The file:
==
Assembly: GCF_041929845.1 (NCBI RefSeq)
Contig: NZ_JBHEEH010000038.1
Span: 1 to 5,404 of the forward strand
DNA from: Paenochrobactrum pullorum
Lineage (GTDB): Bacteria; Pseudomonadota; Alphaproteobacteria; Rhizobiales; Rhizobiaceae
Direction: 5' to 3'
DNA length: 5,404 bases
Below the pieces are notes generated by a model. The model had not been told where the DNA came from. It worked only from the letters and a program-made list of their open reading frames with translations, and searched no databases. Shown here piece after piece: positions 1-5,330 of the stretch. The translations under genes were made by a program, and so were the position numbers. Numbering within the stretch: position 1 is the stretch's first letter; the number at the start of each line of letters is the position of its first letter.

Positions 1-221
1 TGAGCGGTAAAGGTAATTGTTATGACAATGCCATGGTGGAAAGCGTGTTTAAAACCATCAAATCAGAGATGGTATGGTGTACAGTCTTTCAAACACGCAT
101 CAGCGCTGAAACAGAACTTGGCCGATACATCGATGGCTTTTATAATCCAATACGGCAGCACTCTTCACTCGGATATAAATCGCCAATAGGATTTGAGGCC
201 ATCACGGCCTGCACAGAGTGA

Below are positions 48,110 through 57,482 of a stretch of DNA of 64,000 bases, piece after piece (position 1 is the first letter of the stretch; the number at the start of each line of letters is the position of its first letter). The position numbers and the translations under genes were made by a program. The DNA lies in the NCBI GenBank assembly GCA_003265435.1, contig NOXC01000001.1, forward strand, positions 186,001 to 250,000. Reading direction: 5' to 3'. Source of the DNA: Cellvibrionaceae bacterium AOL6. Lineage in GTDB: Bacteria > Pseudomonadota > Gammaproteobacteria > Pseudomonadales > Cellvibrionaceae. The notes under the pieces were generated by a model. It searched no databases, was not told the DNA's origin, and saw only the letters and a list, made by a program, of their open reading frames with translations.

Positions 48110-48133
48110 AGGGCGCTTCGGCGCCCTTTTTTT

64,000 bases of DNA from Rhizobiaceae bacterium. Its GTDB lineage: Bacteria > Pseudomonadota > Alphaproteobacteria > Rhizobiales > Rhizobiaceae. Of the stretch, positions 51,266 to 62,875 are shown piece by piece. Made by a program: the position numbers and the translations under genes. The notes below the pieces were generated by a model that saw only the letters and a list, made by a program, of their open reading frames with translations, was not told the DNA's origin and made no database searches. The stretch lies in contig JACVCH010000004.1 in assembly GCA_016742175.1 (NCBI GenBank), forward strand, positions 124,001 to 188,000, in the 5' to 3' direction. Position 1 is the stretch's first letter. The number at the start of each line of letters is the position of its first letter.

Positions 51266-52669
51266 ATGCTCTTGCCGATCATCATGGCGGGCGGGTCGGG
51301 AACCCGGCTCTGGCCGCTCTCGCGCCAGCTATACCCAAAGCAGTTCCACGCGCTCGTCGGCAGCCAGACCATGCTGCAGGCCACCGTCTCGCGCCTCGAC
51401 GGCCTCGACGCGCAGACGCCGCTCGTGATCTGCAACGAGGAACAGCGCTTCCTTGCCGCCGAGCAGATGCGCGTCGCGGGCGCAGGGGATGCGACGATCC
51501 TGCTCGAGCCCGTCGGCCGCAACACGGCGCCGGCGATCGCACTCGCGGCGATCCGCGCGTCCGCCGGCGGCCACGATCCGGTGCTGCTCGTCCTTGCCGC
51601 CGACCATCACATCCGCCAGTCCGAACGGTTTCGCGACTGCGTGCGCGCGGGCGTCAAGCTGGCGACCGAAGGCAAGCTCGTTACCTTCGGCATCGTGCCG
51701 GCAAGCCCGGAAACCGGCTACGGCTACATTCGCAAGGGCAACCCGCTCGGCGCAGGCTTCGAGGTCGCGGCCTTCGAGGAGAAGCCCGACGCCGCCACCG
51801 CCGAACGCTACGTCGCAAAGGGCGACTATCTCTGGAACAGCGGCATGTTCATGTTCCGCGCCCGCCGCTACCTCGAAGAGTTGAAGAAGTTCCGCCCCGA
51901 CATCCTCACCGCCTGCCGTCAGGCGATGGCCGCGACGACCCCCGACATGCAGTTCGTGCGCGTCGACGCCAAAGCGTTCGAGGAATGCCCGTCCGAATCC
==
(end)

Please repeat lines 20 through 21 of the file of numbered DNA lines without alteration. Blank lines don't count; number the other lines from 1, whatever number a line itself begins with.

51401 GGCCTCGACGCGCAGACGCCGCTCGTGATCTGCAACGAGGAACAGCGCTTCCTTGCCGCCGAGCAGATGCGCGTCGCGGGCGCAGGGGATGCGACGATCC
51501 TGCTCGAGCCCGTCGGCCGCAACACGGCGCCGGCGATCGCACTCGCGGCGATCCGCGCGTCCGCCGGCGGCCACGATCCGGTGCTGCTCGTCCTTGCCGC